Bird flu has yet to develop the ability to jump from human to human and become a pandemic, but many businesses are not waiting to find out if it will.
Some companies are going so far as to set entire buildings aside as "clean facilities" in which workers and families would remain during a bird flu outbreak. At least two financial institutions are setting up such voluntary quarantines and two utilities are considering it, according to Gary Lynch, national practice leader for business continuity risk management at Marsh Inc. He said the companies plan to pay premiums and offer antiviral drugs to employees who take part.
Most companies' steps are less extreme, such as making sure that key employees can work from home. But companies large and small are advised to have plans for the enormous work force disruptions that bird flu might bring.
"It's going to be every company for itself," said Mark Mansour, a partner with the Foley & Lardner law firm in Washington, who has been advising companies on their preparations. At least one, he said, has pored over its workers' upcoming travel plans and eliminated trips to potential bird flu hot spots.
Generally, big companies and those that do business in Asia -- which has suffered more than 100 bird flu deaths and the 2003 SARS outbreak -- began preparing first.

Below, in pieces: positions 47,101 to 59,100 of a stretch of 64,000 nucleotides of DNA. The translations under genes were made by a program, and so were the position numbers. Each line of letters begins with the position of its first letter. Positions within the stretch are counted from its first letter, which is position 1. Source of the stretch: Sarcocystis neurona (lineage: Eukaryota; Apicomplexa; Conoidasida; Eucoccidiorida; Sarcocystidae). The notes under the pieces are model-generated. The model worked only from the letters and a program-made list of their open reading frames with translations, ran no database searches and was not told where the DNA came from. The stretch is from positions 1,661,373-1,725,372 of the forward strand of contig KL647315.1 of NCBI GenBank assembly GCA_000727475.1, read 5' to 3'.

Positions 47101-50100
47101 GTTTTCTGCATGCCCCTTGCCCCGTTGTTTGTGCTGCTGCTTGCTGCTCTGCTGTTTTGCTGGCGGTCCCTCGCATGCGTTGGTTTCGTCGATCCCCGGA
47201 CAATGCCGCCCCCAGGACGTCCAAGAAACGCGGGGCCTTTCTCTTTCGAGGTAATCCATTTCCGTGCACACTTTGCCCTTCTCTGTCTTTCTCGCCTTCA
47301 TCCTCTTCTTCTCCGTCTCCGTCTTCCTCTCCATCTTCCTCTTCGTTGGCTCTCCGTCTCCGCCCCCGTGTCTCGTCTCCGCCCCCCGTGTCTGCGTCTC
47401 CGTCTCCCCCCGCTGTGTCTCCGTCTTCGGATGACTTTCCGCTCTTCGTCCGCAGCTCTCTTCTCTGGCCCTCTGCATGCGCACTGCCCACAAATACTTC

For example, DuPont Co is considering giving employees kits with masks and disinfectant and is assessing ways to continue manufacturing with reduced staffing. Sun Microsystems Inc plans to keep workers informed over its intranet radio station.
Now, however, fears that the H5N1 virus that causes bird flu could begin to spread internationally are promoting small businesses to consider their options as well.
Bird flu sparked a crisis meeting last month at Ervin and Smith, a 40-person public-relations firm based in Omaha, Nebraska. The firm is arranging to have freelancers on call if staffers fall ill.
At Childs Capital, a New York-based investment firm, founder Donna Childs has informed the staff they should work remotely if the flu cripples public transportation to the company's Wall Street office. Meanwhile, Childs would use a service that can open and scan the firm's mail so its bills could be paid online.
And Childs has gone a bit further, following lessons learned firsthand in the terrorist attacks of Sept. 11, 2001, when her apartment building near the World Trade Center was evacuated and her office closed for a week.
One thing she realized then was the importance of keeping extra cash around, a step she plans to repeat in case of bird flu, even if bank shutdowns are unlikely.
Employees are also trained to handle multiple responsibilities in case other members of the staff are unavailable.
"Overall, I think people should think about what would happen if you couldn't work in your premises for whatever reason," said Childs, who has co-authored a book about how small businesses should get ready for big disruptions. "That would prepare you for most threats."
Not everyone can telecommute, of course. That's why Andrew Spacone, who heads crisis planning at Providence, Rhode Island-based manufacturer Textron Inc, has been mulling other ideas.
One is to make sure that company cafeterias are using disposable cups and utensils, eliminating the risk of spreading the virus through poorly washed silverware.